Big Smile, No Teeth: A pandemic, overshadowed by protests, engulfed by who knows what next

  • Living
  • Monday, 15 Jun 2020

This is a protest? Yes, it is. The violent scenes grab world headlines but there were lots of overlooked moments like this one in Sacramento, California, when protestors laid down silently for eight minutes and 46 seconds, the amount of time a police officer knelt on George Floyd’s neck, killing him. — AP

This year is the year that just keeps on giving – chaos, I mean.

As we ride into our fourth month of a pandemic, anti-racism demonstrations are happening around the globe with the epicentre being the United States, where the death of George Floyd during an act of unconscionable police brutality took a flame- thrower to the super dry pile of tinder that is America’s race relations.

And as we’re shown clip after clip on more police brutality and looters smashing glass, it’s necessary to realise that the vast majority of these protests have been peaceful. This is the problem with 24-hour news networks, they’re after ratings and doing stories about peaceful rallies doesn’t get the eyeballs that people burning police cars or police shoving old men to the ground get.

This isn’t to say these stories are not important, they are. When protesters turn violent, their message gets lost, and when police resort to unnecessary violence, they lose the respect they need to bring order effectively.

But it’s more important to understand that these awful instances of violence are not the norm during these protests. In several states the police marched with the protesters. The majority of the protests have been just that, simple, peaceful protests to demand change so that no one is persecuted because of the colour of their skin, or because of their religion, or because of their hair colour, or any other arbitrary reason humans can find to activate their ingrained tribalism.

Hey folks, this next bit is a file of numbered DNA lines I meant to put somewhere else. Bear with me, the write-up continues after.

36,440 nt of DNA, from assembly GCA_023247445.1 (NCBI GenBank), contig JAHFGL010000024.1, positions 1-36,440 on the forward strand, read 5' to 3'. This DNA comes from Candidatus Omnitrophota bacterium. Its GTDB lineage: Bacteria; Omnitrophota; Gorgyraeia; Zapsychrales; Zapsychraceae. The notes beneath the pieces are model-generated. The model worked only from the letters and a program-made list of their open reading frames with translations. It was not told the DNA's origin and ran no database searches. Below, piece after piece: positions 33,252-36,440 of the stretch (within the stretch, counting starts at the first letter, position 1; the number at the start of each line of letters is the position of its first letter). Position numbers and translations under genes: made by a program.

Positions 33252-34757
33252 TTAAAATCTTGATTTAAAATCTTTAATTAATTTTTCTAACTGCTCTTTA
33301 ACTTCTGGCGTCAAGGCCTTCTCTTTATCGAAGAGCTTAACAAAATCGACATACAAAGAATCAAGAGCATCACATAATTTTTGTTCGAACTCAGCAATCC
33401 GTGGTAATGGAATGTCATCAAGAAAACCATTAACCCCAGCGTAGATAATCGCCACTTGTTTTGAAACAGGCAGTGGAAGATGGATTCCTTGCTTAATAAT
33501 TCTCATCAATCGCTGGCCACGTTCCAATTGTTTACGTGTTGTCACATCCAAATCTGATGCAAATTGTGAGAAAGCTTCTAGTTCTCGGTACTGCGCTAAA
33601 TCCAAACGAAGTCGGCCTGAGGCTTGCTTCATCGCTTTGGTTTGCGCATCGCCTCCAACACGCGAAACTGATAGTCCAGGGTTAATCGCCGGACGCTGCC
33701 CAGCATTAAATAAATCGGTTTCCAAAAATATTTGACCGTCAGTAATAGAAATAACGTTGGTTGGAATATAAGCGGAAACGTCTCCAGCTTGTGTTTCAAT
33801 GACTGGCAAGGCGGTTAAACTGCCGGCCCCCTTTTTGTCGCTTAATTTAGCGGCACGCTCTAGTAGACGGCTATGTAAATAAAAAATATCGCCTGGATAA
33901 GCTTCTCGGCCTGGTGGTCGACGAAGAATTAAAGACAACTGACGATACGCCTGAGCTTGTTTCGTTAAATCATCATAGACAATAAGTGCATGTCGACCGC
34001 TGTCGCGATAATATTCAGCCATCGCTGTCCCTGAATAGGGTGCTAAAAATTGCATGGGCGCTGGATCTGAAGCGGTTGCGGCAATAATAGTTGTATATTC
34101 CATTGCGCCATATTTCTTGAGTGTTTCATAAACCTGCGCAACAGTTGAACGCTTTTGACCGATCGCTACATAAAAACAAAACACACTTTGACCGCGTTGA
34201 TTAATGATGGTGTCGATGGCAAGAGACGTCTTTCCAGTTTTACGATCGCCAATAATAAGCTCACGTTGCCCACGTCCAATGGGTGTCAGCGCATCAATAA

Really, this is an easy issue to be on the right side of. Standing for equality is a natural evolution of human morals. Though our history is littered with shameful acts of persecution and cruelty because of racism and bigotry, it is also marked by acts of unity and standing together for equality for all. Martin Luther King Jr said, “The arc of the moral universe is long, but it bends towards justice”.

Former US President Barack Obama loved this quote and it is nice but it makes it sound like ending up with a morally just world is a foregone conclusion. It is not. If this quote is true, it’s only because when the time comes, those of us who see a wrong get up and do something about it. Protesting against racism now, in the face of an increasingly authoritarian government is one instance of rising up together to make sure the universe does indeed bend towards a just conclusion.

So the protests continue, necessarily, and no one knows when they will end.

Just more of the chaos of 2020.

And what do these protests mean for the United States and its fight against the Covid-19 pandemic? This new normal we’re in might not be the way life will be like all the time going forward but we’re definitely not going back to the old normal. The protests in the United States are showing us that very clearly. Because it’s hard to imagine the issues that have led to protests, racism, police brutality and social inequality are going to go away anytime soon in the United States.

If anything, as Covid-19 spreads, which it inevitably will, all these things will become even more pronounced, and as people get unhappier, what happens next? Is the pandemic, racial tribalism stoked by the current president, and 40 years of gains for the rich at the expense of everybody else too much for America to handle? Is this their end of empire?

No one knows. And 2020 keeps grinding forward, a pandemic overshadowed by protests against racism engulfed by who knows what event next.

Uncertainty is stressful but I take solace in the world joining together to stand up to protest the unjust death of one man. It means, despite whatever chaos 2020 throws at us, how much events or political figures divide us, King Jr might be right. Because people uniting around the globe to raise a fist to racism means that there are a lot of good moral people out there. And good moral people are what the universe needs to bend toward justice.

Big Smile, No Teeth columnist Jason Godfrey – who once was told to give the camera a ‘big smile, no teeth’ – has worked internationally as a model for two decades in fashion and continues to work as an actor and host in dramas, documentaries, and lifestyle programming. Write to him at and check out his stuff at The views expressed here are entirely the writer's own.

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